Oak Harbor School District officials said they hope a levy passes in February so the district can replace 15-year-old textbooks.
Passing a levy next year will provide the funding needed to replace aging social studies materials along with other subjects in subsequent years.
The Oak Harbor School Board has been holding monthly workshops to discuss how either passage or failure of the levy would affect the school district. Voters in February 2013 will decide on a four-year replacement levy that will raise $7.5 million for the school district.
If the levy is approved, which requires a 50-percent majority, then the school district will start replacing its curriculums, something it hasn’t done for four years.
North Whidbey Middle School Principal Bill Weinsheimer advocated the return of the old calendar the district used for curriculum adoptions. The district should purchase new social studies and science materials.
“I think those are the two areas that have suffered tremendously,” Weinsheimer said.
Superintendent Rick Schulte said it costs roughly $600,000 for a new curriculum, which includes texts, testing materials, CDs, and some time for staff development.
Should the levy fail, then the school district will continue using current materials and also make an additional $300,000 in supply cuts. The list of cuts would include science lab supplies and materials, library subscriptions and books and other supplies.
Schulte said it’s best to discuss such topics now because the district will be prepared when the results of the levy are known, especially if it fails.
“If the levy fails, it’s really, really scary and we have to come to grips with that,” Schulte said during the workshop.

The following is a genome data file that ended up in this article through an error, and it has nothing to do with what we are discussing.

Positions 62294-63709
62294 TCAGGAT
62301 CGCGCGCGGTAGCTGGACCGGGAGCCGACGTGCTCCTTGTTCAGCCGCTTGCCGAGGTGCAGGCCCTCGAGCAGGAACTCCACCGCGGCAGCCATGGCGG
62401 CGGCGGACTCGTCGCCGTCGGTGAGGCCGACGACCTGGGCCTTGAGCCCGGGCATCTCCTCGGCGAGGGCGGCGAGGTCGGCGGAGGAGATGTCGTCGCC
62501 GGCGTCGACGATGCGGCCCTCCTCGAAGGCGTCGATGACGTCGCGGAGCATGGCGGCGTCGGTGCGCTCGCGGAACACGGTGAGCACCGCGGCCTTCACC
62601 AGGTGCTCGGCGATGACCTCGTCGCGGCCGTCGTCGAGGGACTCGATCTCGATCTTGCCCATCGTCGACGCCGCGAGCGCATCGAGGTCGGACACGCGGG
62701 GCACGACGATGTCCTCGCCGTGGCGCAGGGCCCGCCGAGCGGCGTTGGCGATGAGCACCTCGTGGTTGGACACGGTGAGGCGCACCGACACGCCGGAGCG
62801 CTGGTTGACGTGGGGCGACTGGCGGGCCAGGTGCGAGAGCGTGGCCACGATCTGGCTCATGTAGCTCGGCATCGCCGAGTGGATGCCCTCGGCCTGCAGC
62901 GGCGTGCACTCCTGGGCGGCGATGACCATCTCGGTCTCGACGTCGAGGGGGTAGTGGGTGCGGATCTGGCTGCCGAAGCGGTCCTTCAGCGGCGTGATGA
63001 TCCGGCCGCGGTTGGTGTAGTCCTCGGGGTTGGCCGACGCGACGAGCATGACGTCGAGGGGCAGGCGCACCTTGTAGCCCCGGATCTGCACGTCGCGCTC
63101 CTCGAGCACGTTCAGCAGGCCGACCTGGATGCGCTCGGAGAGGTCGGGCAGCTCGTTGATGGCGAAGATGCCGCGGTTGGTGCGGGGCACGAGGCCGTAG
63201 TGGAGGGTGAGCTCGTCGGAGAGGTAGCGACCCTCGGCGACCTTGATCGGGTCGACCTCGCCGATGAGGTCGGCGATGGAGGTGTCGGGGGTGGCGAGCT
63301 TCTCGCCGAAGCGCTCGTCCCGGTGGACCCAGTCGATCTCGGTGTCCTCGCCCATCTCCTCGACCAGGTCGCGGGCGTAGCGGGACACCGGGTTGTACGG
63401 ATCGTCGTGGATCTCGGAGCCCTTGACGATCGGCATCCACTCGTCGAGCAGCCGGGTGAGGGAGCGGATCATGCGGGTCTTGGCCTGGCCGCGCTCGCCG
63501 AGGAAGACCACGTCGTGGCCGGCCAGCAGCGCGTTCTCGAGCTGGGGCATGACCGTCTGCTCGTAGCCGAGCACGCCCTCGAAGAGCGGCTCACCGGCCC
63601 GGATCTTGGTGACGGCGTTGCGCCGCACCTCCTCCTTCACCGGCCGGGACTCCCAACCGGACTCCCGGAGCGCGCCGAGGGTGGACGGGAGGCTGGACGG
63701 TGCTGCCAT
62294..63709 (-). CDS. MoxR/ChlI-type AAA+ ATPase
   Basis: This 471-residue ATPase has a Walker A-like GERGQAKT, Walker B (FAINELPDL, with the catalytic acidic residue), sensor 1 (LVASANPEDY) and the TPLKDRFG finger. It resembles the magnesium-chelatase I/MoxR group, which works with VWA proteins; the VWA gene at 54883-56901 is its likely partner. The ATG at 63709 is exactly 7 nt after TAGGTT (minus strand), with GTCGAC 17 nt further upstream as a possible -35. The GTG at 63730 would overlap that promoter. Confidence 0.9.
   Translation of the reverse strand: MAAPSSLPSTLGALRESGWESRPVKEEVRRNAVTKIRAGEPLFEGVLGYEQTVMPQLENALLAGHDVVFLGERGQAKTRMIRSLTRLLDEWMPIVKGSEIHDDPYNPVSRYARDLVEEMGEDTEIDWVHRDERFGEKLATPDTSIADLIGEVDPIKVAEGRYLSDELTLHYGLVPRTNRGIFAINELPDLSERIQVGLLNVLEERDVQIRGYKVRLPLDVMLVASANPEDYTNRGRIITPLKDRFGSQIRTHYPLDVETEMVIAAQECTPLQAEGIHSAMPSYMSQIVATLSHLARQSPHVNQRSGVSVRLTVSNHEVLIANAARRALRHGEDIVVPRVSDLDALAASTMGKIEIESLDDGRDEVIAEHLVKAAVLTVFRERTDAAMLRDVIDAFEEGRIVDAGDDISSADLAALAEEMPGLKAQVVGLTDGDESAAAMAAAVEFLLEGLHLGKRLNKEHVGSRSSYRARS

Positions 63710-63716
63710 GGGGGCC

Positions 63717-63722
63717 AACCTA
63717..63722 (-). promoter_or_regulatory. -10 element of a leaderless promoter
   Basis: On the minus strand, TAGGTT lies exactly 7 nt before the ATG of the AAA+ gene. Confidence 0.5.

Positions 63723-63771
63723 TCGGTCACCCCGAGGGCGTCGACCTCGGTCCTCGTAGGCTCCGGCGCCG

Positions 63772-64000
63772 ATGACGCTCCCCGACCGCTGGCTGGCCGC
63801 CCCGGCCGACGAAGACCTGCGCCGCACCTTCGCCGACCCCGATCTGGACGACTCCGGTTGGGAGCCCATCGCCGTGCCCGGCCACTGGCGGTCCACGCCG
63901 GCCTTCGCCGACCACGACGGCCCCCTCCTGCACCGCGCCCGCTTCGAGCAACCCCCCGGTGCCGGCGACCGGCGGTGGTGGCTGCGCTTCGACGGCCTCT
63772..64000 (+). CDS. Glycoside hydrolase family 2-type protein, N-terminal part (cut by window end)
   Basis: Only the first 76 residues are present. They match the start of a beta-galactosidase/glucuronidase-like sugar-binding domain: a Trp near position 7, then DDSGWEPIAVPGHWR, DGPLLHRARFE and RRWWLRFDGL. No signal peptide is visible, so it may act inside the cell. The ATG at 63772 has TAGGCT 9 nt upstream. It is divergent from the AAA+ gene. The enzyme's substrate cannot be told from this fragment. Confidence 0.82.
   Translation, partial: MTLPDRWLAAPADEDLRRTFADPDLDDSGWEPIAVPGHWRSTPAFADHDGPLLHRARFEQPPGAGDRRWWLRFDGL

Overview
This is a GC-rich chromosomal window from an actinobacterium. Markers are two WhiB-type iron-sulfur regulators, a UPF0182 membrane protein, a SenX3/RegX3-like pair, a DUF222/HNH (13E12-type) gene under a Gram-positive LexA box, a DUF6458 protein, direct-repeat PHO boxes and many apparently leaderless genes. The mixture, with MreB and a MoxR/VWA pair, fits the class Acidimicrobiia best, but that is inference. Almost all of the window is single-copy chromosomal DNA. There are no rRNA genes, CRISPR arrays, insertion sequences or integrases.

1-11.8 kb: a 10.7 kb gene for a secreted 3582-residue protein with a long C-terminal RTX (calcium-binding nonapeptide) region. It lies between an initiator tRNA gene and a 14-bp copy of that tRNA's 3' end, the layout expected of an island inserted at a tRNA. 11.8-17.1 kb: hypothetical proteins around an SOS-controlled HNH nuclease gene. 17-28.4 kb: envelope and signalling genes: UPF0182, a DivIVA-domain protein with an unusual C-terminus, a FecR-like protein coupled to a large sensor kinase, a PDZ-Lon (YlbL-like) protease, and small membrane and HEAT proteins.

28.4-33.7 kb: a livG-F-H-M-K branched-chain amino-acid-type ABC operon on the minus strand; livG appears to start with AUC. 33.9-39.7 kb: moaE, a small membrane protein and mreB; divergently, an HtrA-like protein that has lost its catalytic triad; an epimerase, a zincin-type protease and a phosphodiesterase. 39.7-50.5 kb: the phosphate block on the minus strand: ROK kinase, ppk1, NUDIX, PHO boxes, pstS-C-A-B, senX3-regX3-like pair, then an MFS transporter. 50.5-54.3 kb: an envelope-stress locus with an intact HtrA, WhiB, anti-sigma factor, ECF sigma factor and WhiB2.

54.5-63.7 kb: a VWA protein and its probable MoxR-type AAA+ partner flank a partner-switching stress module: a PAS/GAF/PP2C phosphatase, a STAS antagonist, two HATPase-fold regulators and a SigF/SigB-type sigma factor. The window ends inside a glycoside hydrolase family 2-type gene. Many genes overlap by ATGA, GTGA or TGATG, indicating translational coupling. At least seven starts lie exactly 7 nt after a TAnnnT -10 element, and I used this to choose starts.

If the February levy proposal fails, the school district could run the measure in May; however, officials would still have to make reductions in preparation for the 2013-2014 school year, which would mean staff layoffs, Schulte said.
Regardless of how the levy results, school board member Peter Hunt said the school district should examine using open education resources, which he argued would provide more flexibility in learning and can be updated each year for a fraction of the cost of a traditional curriculum.
Peter Szalai was skeptical about such an idea without seeing the quality of the materials and how well it would engage students.
School board member Corey Johnson also questioned the total costs of the resources.
The crux of an early October school board workshop concerned textbooks and technology, which have become intertwined in recent years. The school district may also have to lay off as many as four technology staff and deal with the loss of $700,000 a year for technology maintenance and upgrades.
Schulte said classes such as computer-aided drafting and visual communications would probably be eliminated with the loss of levy dollars. The school district would look at mothballing equipment staff couldn’t maintain and eliminating many student usages for computers.
The Oak Harbor School Board will continue to hold the monthly workshops the second Monday of the month.
Schulte predicted the November workshop will be well attended because school board and staff will discuss how a levy success or failure will affect activities and athletics.